eating disorder

I'm a 25 year old female, competitive, runner with an eating disorder. I realize that I need to ingest a certain amount of calories as a runner but with an eating disorder this is rather difficult. I would appreciate any information on literature on the subject. Cheers.


  • oh my god
    thats a hard one, and im no expert
    be careful you dont translate you eating disorder into the exercise
    are you multi impulsive?

    good luck
  • Eating Disorder Association

    Something fishy

    It's a big topic, I'd try to get some help aside from websites. The exercising and eating disorder may all be part of the same thing.
  • A big topic indeed.

    I have a phone number as well somewhere but can't find it at the moment, but I think it's probably the one on the first website.

    I'm no expert either, but I've known/taught several people with ED's so I do have some experience of it. Enough to say take it seriously and get proper advice.
  • what came first the running or the eating disorder ?

    i think eating disorders can be quite common amongst female competitive runners - maybe because of the 'need' to be a certain weight (and british athletics used to be notorious for encouraging women athletes to be thinner)

    can you work out what is important for you - improved performance or being in control of your eating as i guess that your performance can be hampered by the eating disorder

    what about some weight training to gain some muscle - not fat - which will improve your running and also help up your metabolism so you will keep your body fat low whilst being able to eat a little more
  • Hi Eilis,

    I had an eating disorder and it got out of hand. Please see your doctor. I thought that mine would be angery for some reason but he wasn't. My disorder came about for a number of reasons. First it was a car accident and then I was told to loose weight.

    My running went right down hill because I felt out of energy all the time. I eventually became anaemic, underweight and depressed. I also had an under-active thyroid (which we've only just recently discovered). I became absolutely obsessed about my weight and despite feeling dizzy, out of energy and knackered wouldn't leave the gym until I was ringing wet.

    The anaemia, weight-loss and depression could have all been avoided if I'd seen my GP sooner (thyroid couldn't help as I inherited it). It eventually came to its worst when I had a 'Total Burn-out' which unless you've had it you have know idea what total hell it is. I thought I was going to really die. I was seriuosly ill for 1-month and then it took about 3-months for me to get any energy back to do the smallest tasks.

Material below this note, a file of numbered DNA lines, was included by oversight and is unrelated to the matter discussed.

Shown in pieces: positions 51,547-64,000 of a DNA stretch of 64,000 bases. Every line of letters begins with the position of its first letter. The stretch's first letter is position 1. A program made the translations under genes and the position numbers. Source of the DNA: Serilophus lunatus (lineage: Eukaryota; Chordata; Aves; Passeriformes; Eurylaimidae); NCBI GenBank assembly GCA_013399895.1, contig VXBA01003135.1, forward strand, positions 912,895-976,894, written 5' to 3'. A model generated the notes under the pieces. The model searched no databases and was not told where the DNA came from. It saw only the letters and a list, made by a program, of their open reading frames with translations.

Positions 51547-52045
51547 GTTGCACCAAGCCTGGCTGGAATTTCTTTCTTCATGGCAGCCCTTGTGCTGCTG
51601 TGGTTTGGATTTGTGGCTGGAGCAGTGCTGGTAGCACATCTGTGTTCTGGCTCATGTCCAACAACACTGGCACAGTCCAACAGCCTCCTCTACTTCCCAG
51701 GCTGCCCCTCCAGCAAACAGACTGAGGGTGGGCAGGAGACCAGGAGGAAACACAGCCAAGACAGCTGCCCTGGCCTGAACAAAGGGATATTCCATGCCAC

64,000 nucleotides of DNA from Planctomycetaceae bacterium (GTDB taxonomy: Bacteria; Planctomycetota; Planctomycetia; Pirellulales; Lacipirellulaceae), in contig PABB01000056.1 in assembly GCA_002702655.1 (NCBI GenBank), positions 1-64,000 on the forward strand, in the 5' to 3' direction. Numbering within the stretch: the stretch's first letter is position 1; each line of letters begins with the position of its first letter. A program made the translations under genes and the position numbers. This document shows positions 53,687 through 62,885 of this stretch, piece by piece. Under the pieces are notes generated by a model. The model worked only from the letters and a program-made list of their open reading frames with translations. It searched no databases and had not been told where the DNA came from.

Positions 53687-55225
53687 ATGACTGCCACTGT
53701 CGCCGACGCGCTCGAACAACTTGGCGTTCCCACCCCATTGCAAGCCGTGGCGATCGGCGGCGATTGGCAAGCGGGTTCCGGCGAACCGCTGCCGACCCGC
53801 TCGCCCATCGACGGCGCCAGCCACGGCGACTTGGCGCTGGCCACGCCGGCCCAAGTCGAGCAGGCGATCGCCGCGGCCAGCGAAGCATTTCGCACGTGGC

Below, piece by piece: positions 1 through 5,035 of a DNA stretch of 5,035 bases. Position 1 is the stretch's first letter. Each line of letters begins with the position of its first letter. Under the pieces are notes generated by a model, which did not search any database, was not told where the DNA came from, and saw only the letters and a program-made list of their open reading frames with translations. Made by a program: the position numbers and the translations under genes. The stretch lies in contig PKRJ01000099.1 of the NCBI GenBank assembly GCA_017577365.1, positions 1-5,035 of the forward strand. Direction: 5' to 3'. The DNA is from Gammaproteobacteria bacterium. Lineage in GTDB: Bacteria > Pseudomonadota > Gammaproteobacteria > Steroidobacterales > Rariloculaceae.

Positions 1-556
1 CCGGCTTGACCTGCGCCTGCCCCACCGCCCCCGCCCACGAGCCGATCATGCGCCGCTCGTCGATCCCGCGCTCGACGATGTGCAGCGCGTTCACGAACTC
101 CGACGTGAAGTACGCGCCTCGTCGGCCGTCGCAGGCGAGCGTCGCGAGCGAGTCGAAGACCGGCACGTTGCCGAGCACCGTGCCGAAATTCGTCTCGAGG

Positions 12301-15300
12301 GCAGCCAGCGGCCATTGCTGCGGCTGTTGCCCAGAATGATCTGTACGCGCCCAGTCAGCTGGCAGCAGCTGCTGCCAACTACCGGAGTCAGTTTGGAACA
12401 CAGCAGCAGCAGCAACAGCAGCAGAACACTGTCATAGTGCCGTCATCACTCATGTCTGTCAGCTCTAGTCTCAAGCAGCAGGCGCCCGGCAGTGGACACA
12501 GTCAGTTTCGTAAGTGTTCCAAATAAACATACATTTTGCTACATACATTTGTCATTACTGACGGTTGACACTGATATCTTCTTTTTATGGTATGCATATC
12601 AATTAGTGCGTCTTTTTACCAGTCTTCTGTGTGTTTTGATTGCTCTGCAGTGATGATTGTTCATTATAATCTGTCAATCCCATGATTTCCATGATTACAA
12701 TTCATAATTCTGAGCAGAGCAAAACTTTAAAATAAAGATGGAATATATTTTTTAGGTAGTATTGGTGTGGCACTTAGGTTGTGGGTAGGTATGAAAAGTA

You've taken a step already by making this post; be brave make the next and see your GP and speak to a close friend for support.

    I have always participated in sport and absolutely love it. I now regret those days when I didn't eat properly but out of every bad thing comes good. I hated what I went through but if I hadn't experienced it I wouldn't be able to totally understand other people who suffer from this. You will come out stronger and wiser from all this.
    Just take the next step.

    You may only have a mild version of it I don't know but either way, servere or not do your body a favour.
  • I have emailed you
  • effie, thats a great post, and very brave
  • hi eilis,

    i am recovering from anorexia and even though i dont class myself as an anorexic anymore i do still have disordered eating. however, my addiction of food control has progressed to an addiction to exercise. so not only to i have disordered eating i also have an addiction to exercise.

    i few months ago i became ill form nervous exhaustion and had some time off work - embaraasing as i work at a gym and should be aware of all the health concerns surrounding health and fitness!

    anyway it gets worse as i am 21 with osteoporosis, and shrivelled ovaries from not menstruating for 2 years (and still not). im not even underweight and havent been for a while.

    i urge you to seek medical help from your gp who may eb able to refer you to a nutritionist (although this may not help as you can be full aware of what to eat but not able to do it), and a eating disorder counsellor. if you can afford it however, i would suggest seeing someone privately as the waiting lists are so long!

    eating disorders are suffocating and so difficult to overcome, i wish you much luck and support

    good luck
  • Hi Ellis,

    I also had anorexia but over 15 years ago now. The cause was from my parents splitting up and my not being able to see my father for two years, not eating was something I could control. It takes over your life. Before then I had been a promising young athlete and swimmer competing for my school and county. It took me four years to get over it fully and 3 separate bouts in hospital. Like Sam I was too weak to do anything, and eventually decided one day on my own I had to conquer the thing if I wanted to run. I eventually started my periods when I was 20 but had to be put on the pill to help. I do now though still suffer from anaemia and have to take iron tablets. The plus sides are if you can get through it you will really appreciate eating, I now eat to fuel my running, and feel I eat a very well balanced diet, but still am slightly underweight for my height. I now love having dinner parties, going out to eat, and cooking exciting foods at home with triathlete husband. I wish you all the best luck but suggest you get on top of it, else it will get on top of you, and you will lose the energy to do the most important thing in your life.
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